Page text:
3 Ways to Talk to Your Spouse About Starting Marriage Counseling

3 Ways to Talk to Your Spouse About Starting Marriage Counseling

When you experience problems in your relationship, you may think that seeing a marriage counselor could help. The challenge? You’re not sure how your spouse will react when you suggest seeing a therapist. Unfortunately there are a lot of myths and misconceptions about couples therapy that could make someone feel uncomfortable. Here are some ways you can start the conversation about whether marriage counseling in Salt Lake City is right for you.

Finding the right time to talk to your spouse about marriage counseling is important.

1: Choose the Right Time

Bringing up the idea of marriage counseling in the middle of an intense or heated argument is not the best time. Talking about the need for couples therapy can elicit feelings of fear, shame, and embarrassment, so it’s important to choose the right time to approach the subject. There may never be a really perfect time, but when you’re ready to start the conversation:

  • Don’t lead with complaints, or a long list of things that bother you about your spouse or your relationship
  • Allow your spouse a chance to talk about concerns or hesitations related to therapy without blaming or shaming them
  • Be empathetic and honest, and share some of your own reservations or fears about therapy
  • Try not to get defensive (even if they do initially), and don’t take it personally if your spouse has a negative reaction; give them some time to work through the idea

2: Talk About Your Goals

Because the idea of “marriage counseling” still comes with a stigma for some, your spouse may interpret the fact that you want to go to therapy in the wrong way. One of the most common myths out there is that marriage counseling is often the first step down the road to divorce, which could make your spouse fearful or depressed. They may also worry that you are going to blame them,orthe therapist is going to “side” with you again them. Share the reasons that you want to seek therapy—better communication, less fighting, a long and healthy relationship. Knowing that your goal is to make the relationship better (and not to try and “fix” your partner) can make them more willing to go.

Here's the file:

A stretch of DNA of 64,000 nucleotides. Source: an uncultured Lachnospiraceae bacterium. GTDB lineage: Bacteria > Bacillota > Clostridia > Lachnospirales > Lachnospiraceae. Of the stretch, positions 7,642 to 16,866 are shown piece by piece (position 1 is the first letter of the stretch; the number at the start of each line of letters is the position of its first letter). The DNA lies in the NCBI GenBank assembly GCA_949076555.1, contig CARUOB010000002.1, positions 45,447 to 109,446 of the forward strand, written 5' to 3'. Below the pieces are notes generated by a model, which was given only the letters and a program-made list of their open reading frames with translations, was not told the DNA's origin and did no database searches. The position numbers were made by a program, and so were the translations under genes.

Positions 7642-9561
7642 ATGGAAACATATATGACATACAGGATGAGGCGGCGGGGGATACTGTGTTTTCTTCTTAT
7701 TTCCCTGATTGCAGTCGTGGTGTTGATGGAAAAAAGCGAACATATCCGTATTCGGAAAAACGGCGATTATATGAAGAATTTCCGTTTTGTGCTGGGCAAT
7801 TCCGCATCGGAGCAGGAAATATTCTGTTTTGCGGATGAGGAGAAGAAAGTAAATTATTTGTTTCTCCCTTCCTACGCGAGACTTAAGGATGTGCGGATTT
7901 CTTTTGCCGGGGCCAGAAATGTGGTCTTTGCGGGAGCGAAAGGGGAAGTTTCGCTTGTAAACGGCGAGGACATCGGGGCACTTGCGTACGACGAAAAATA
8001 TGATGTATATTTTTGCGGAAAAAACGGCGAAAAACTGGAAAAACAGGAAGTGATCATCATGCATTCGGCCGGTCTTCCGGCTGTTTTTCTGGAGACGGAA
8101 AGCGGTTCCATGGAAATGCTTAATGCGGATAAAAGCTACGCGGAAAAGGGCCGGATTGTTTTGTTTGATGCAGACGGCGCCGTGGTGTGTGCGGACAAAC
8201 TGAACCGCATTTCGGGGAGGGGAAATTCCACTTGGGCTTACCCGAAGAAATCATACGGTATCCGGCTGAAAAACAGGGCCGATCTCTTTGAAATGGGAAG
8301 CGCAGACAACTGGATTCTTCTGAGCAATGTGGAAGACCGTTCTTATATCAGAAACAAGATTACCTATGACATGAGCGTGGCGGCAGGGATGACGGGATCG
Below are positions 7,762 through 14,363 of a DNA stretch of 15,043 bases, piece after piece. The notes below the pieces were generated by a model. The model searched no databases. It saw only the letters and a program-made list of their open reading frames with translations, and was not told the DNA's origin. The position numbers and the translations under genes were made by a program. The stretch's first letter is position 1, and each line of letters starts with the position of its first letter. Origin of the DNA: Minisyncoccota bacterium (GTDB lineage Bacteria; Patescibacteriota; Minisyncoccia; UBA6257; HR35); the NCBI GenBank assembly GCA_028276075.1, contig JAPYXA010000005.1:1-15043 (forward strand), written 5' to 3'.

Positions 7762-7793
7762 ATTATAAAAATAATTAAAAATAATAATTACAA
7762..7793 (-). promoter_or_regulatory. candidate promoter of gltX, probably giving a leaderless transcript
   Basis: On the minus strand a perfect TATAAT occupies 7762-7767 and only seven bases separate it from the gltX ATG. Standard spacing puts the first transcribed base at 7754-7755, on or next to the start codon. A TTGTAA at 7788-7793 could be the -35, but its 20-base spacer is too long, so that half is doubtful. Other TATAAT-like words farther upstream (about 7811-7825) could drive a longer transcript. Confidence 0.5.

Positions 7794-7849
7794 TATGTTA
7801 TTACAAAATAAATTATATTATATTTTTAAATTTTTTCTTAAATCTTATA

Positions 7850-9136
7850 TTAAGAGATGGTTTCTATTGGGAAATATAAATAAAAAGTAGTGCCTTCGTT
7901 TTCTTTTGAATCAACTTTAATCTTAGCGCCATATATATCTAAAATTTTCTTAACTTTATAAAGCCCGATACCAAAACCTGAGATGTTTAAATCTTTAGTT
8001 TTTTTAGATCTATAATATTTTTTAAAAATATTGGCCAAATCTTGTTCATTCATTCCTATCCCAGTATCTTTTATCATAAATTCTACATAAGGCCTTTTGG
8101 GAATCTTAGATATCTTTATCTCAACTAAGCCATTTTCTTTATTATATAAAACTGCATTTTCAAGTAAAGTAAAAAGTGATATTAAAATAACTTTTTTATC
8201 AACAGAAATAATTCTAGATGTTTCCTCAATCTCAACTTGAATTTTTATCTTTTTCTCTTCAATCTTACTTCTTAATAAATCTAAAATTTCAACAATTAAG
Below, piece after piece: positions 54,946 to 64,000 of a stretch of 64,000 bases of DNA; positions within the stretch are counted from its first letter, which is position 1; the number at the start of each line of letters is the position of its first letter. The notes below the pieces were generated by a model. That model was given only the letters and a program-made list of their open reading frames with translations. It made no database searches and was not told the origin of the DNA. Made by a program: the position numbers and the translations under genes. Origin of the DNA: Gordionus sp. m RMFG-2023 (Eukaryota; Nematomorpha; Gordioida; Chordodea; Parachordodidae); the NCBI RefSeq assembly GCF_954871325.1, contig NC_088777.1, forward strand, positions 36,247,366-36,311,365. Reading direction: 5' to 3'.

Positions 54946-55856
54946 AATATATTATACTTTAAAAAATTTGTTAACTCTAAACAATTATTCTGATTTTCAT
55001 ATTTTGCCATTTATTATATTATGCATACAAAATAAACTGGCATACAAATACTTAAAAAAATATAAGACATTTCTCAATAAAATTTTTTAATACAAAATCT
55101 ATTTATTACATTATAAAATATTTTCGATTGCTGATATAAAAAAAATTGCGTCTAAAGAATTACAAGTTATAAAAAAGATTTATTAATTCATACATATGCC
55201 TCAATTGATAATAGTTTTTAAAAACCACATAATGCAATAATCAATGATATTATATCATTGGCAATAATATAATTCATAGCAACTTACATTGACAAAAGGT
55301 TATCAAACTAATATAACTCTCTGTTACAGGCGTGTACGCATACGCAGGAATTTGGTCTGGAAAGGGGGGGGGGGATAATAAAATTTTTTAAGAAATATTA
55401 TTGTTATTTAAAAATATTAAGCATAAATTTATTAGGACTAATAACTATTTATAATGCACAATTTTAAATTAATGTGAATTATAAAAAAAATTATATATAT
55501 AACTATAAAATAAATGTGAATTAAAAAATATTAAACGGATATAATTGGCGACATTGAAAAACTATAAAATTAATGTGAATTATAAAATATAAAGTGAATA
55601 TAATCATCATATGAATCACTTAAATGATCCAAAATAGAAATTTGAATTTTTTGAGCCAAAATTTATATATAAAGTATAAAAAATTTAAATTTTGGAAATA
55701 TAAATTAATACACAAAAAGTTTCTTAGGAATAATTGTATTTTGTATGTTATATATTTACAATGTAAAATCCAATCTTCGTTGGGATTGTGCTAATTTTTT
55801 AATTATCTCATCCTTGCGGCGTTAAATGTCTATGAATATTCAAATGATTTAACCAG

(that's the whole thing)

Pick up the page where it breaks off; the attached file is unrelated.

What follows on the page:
3: Choose a Counselor Together

If your spouse is hesitant or distrustful when you bring up the idea of marriage counseling, choosing a marriage counselor without their input can make them feel like it’s you and the counselor against them. Instead, involve them in the process to select a counselor so they feel like they have some control and choice in the situation.

For a spouse that is reluctant to start couples counseling, finding the right way to talk about it can make a big difference in their willingness to try. Talk to your spouse honestly about how you feel, and let them know that your goals are to strengthen your relationship. Contact Boyle Counseling & Consultation to learn more about our marriage counseling in Salt Lake City and get all your questions answered.

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